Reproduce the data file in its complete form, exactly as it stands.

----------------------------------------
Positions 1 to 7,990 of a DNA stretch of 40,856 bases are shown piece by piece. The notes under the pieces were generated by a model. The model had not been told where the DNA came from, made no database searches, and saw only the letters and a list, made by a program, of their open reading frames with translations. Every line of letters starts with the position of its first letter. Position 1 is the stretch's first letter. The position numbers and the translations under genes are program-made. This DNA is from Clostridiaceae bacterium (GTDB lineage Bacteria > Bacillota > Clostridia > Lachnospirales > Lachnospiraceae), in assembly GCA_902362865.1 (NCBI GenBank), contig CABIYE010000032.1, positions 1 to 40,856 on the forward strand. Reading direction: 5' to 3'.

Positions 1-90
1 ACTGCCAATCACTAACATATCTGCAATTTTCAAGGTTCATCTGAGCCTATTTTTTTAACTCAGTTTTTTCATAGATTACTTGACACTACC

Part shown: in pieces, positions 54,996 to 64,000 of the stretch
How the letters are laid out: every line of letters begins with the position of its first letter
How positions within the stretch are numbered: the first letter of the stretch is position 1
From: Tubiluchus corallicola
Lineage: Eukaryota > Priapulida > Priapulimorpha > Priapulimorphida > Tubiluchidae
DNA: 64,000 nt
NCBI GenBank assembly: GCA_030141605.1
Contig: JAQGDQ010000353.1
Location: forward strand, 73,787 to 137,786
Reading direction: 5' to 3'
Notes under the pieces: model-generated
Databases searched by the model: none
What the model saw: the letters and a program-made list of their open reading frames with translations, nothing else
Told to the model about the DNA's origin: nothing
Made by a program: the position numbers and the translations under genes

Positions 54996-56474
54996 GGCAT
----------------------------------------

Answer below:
Positions 1 to 7,990 of a DNA stretch of 40,856 bases are shown piece by piece. The notes under the pieces were generated by a model. The model had not been told where the DNA came from, made no database searches, and saw only the letters and a list, made by a program, of their open reading frames with translations. Every line of letters starts with the position of its first letter. Position 1 is the stretch's first letter. The position numbers and the translations under genes are program-made. This DNA is from Clostridiaceae bacterium (GTDB lineage Bacteria > Bacillota > Clostridia > Lachnospirales > Lachnospiraceae), in assembly GCA_902362865.1 (NCBI GenBank), contig CABIYE010000032.1, positions 1 to 40,856 on the forward strand. Reading direction: 5' to 3'.

Positions 1-90
1 ACTGCCAATCACTAACATATCTGCAATTTTCAAGGTTCATCTGAGCCTATTTTTTTAACTCAGTTTTTTCATAGATTACTTGACACTACC

Part shown: in pieces, positions 54,996 to 64,000 of the stretch
How the letters are laid out: every line of letters begins with the position of its first letter
How positions within the stretch are numbered: the first letter of the stretch is position 1
From: Tubiluchus corallicola
Lineage: Eukaryota > Priapulida > Priapulimorpha > Priapulimorphida > Tubiluchidae
DNA: 64,000 nt
NCBI GenBank assembly: GCA_030141605.1
Contig: JAQGDQ010000353.1
Location: forward strand, 73,787 to 137,786
Reading direction: 5' to 3'
Notes under the pieces: model-generated
Databases searched by the model: none
What the model saw: the letters and a program-made list of their open reading frames with translations, nothing else
Told to the model about the DNA's origin: nothing
Made by a program: the position numbers and the translations under genes

Positions 54996-56474
54996 GGCAT